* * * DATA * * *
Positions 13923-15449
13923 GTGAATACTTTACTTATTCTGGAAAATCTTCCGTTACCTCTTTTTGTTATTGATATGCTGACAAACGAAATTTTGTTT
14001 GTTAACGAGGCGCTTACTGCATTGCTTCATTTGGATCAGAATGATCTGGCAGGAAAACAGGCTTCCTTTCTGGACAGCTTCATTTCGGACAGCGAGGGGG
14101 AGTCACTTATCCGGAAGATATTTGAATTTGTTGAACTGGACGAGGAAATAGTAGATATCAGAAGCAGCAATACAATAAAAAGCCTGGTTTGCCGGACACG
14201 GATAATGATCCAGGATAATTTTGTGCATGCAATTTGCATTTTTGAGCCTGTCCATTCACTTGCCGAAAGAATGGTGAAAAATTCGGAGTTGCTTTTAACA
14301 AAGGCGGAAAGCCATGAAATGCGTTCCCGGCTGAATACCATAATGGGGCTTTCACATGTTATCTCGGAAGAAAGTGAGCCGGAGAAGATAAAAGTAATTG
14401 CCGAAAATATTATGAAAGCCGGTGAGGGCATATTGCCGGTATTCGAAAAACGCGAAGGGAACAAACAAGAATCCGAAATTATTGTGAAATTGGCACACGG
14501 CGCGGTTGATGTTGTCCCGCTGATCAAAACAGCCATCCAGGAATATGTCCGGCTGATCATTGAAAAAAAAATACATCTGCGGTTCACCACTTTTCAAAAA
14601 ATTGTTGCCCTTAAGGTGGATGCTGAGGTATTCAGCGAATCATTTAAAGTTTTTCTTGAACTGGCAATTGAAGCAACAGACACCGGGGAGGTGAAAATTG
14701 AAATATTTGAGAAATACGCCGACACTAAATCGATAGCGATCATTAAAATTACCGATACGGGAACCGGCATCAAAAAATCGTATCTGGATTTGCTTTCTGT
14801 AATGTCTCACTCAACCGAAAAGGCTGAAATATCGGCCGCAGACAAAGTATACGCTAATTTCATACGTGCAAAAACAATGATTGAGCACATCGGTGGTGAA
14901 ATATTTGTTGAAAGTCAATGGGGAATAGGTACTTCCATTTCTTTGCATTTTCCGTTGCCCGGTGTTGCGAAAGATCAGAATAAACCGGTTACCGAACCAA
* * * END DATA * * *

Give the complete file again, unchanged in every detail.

Positions 13923-15449
13923 GTGAATACTTTACTTATTCTGGAAAATCTTCCGTTACCTCTTTTTGTTATTGATATGCTGACAAACGAAATTTTGTTT
14001 GTTAACGAGGCGCTTACTGCATTGCTTCATTTGGATCAGAATGATCTGGCAGGAAAACAGGCTTCCTTTCTGGACAGCTTCATTTCGGACAGCGAGGGGG
14101 AGTCACTTATCCGGAAGATATTTGAATTTGTTGAACTGGACGAGGAAATAGTAGATATCAGAAGCAGCAATACAATAAAAAGCCTGGTTTGCCGGACACG
14201 GATAATGATCCAGGATAATTTTGTGCATGCAATTTGCATTTTTGAGCCTGTCCATTCACTTGCCGAAAGAATGGTGAAAAATTCGGAGTTGCTTTTAACA
14301 AAGGCGGAAAGCCATGAAATGCGTTCCCGGCTGAATACCATAATGGGGCTTTCACATGTTATCTCGGAAGAAAGTGAGCCGGAGAAGATAAAAGTAATTG
14401 CCGAAAATATTATGAAAGCCGGTGAGGGCATATTGCCGGTATTCGAAAAACGCGAAGGGAACAAACAAGAATCCGAAATTATTGTGAAATTGGCACACGG
14501 CGCGGTTGATGTTGTCCCGCTGATCAAAACAGCCATCCAGGAATATGTCCGGCTGATCATTGAAAAAAAAATACATCTGCGGTTCACCACTTTTCAAAAA
14601 ATTGTTGCCCTTAAGGTGGATGCTGAGGTATTCAGCGAATCATTTAAAGTTTTTCTTGAACTGGCAATTGAAGCAACAGACACCGGGGAGGTGAAAATTG
14701 AAATATTTGAGAAATACGCCGACACTAAATCGATAGCGATCATTAAAATTACCGATACGGGAACCGGCATCAAAAAATCGTATCTGGATTTGCTTTCTGT
14801 AATGTCTCACTCAACCGAAAAGGCTGAAATATCGGCCGCAGACAAAGTATACGCTAATTTCATACGTGCAAAAACAATGATTGAGCACATCGGTGGTGAA
14901 ATATTTGTTGAAAGTCAATGGGGAATAGGTACTTCCATTTCTTTGCATTTTCCGTTGCCCGGTGTTGCGAAAGATCAGAATAAACCGGTTACCGAACCAA